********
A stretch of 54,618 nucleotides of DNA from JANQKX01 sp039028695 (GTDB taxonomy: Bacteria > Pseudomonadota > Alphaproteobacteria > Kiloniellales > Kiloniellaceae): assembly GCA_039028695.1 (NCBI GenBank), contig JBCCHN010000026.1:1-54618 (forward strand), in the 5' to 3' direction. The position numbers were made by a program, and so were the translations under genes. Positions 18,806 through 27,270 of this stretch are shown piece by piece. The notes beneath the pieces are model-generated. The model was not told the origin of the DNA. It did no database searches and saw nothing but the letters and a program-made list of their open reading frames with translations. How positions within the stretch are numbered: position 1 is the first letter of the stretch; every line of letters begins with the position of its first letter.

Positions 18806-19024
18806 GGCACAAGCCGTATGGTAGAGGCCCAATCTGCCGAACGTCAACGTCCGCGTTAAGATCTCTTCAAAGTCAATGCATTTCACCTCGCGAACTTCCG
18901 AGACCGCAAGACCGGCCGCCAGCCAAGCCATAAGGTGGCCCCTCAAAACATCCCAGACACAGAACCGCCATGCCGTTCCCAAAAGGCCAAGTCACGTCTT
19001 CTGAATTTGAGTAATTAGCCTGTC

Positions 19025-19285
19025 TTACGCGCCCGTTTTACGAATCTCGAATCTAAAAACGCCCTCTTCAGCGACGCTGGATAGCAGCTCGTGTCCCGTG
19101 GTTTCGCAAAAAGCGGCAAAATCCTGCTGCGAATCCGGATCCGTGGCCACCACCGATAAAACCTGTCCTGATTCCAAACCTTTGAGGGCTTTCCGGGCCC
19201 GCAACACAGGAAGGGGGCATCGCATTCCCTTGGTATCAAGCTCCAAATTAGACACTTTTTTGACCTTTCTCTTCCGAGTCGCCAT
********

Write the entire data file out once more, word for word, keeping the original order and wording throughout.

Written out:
A stretch of 54,618 nucleotides of DNA from JANQKX01 sp039028695 (GTDB taxonomy: Bacteria > Pseudomonadota > Alphaproteobacteria > Kiloniellales > Kiloniellaceae): assembly GCA_039028695.1 (NCBI GenBank), contig JBCCHN010000026.1:1-54618 (forward strand), in the 5' to 3' direction. The position numbers were made by a program, and so were the translations under genes. Positions 18,806 through 27,270 of this stretch are shown piece by piece. The notes beneath the pieces are model-generated. The model was not told the origin of the DNA. It did no database searches and saw nothing but the letters and a program-made list of their open reading frames with translations. How positions within the stretch are numbered: position 1 is the first letter of the stretch; every line of letters begins with the position of its first letter.

Positions 18806-19024
18806 GGCACAAGCCGTATGGTAGAGGCCCAATCTGCCGAACGTCAACGTCCGCGTTAAGATCTCTTCAAAGTCAATGCATTTCACCTCGCGAACTTCCG
18901 AGACCGCAAGACCGGCCGCCAGCCAAGCCATAAGGTGGCCCCTCAAAACATCCCAGACACAGAACCGCCATGCCGTTCCCAAAAGGCCAAGTCACGTCTT
19001 CTGAATTTGAGTAATTAGCCTGTC

Positions 19025-19285
19025 TTACGCGCCCGTTTTACGAATCTCGAATCTAAAAACGCCCTCTTCAGCGACGCTGGATAGCAGCTCGTGTCCCGTG
19101 GTTTCGCAAAAAGCGGCAAAATCCTGCTGCGAATCCGGATCCGTGGCCACCACCGATAAAACCTGTCCTGATTCCAAACCTTTGAGGGCTTTCCGGGCCC
19201 GCAACACAGGAAGGGGGCATCGCATTCCCTTGGTATCAAGCTCCAAATTAGACACTTTTTTGACCTTTCTCTTCCGAGTCGCCAT